Review: Rob Rouse: Life Sentences – Newcastle Stand
Like many comedians in their 30s, Life Sentences is influenced by the birth of a child. In this case, Rouse’s second, with his first offspring already serving his comedy apprenticeship by entertaining the school assembly with his bum.
Talk about poo and wee dominate the show. These have become his life sentence, along with the endless tsunami of questions about everything that adults should probably be able to explain, but can’t. Like an audience at a Jim Davidson gig, Rouse is faced with an onslaught of crap.
The meaning is that there is no meaning. At face value, all is good, and the giggles are there. But, without sounding like a daily sheet at the Fringe, I can’t help thinking that the show would have benefited from something more. Rouse was clear that Life Sentences doesn’t have a message. Declaring his alignment to feminism is a bit of a red herring, as he drops the concept as soon as he introduces it.
Doubts about the integrity of the material are easily excused by a sustained, energetic and engaging performance. Rouse bounces around every inch of the stage, bending over, and spinning around to accommodate the entire audience. This evokes both the manic sleep-deprived father and the manic children who are the cause of the sleep deprivation.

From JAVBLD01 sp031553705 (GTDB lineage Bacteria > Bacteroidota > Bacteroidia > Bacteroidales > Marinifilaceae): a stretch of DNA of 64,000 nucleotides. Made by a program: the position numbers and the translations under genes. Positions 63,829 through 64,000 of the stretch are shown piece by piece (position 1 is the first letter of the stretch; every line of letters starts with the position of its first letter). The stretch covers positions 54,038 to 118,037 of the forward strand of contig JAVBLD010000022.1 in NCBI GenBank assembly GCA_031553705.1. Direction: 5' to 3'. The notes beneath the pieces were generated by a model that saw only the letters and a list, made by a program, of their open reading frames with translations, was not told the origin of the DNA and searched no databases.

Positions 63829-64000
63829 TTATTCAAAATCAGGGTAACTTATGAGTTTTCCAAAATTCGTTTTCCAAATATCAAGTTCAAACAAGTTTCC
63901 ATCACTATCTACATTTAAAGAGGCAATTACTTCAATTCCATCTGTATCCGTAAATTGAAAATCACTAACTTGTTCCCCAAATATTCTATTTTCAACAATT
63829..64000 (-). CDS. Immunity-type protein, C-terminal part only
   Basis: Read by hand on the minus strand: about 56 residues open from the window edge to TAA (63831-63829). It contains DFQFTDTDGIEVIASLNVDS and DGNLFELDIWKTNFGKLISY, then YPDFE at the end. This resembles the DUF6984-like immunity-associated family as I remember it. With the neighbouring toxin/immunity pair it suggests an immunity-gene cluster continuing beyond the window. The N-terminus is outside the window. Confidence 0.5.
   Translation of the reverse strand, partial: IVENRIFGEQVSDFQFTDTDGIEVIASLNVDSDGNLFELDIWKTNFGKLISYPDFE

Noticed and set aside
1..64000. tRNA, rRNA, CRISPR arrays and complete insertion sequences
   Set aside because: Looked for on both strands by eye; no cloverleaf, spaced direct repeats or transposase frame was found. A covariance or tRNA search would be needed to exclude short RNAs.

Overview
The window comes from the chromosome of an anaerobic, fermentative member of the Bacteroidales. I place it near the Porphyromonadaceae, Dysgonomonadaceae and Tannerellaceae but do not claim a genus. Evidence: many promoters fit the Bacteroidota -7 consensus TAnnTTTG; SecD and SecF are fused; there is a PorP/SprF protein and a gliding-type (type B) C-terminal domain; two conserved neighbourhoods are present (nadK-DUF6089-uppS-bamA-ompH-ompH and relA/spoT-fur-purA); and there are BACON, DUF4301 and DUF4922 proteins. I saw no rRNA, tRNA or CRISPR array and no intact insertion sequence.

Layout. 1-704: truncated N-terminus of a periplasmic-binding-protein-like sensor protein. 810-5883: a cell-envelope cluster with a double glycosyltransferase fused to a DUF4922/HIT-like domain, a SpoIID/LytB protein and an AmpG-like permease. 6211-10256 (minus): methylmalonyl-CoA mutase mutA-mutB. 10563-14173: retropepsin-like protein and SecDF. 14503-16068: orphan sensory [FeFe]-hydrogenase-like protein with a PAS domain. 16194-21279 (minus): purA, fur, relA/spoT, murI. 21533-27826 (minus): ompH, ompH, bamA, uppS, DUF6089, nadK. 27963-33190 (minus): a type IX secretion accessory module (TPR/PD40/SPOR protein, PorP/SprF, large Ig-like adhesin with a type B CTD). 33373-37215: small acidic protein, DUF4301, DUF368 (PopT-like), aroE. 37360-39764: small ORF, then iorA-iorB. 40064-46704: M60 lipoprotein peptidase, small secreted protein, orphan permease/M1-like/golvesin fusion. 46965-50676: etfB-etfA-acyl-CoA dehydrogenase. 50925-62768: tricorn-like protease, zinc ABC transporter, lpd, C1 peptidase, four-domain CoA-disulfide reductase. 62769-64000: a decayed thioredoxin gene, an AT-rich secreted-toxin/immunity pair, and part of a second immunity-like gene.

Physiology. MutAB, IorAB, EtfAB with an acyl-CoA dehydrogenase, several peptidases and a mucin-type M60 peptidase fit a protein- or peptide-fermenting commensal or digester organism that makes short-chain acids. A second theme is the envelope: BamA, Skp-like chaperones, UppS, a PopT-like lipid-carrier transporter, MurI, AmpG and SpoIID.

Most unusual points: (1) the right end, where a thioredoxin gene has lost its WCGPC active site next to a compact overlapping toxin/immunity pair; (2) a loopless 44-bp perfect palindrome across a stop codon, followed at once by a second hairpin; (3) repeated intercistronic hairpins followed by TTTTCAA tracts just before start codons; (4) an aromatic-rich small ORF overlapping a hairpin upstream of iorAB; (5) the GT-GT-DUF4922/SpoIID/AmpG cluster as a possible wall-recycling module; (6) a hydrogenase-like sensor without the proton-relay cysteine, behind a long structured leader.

A world in which The Only Way is Essex can win BAFTAs in two consecutive years causes disconcertion for Rouse. Remembering that the second ‘A’ is supposed to stand for ‘Arts’, his worries are justified. Along with a similar critique of Geordie Shore, this stuff isn’t entirely original, but that’s no reason not to fight the good fight.
Life Sentences is a fun show, but seems to rely a little too heavily on the ‘urggh factor’. Gags about bodily functions are fine but become overpowering and a little unsatisfying. Perhaps contradictorily, he avoids the saccharine moments we often get when comics talk about their children. Overall, this show may be a good representation of Rouse’s life at the moment, but perhaps it doesn’t quite sustain a full show.
Date of live review: Tuesday 2nd October 2012.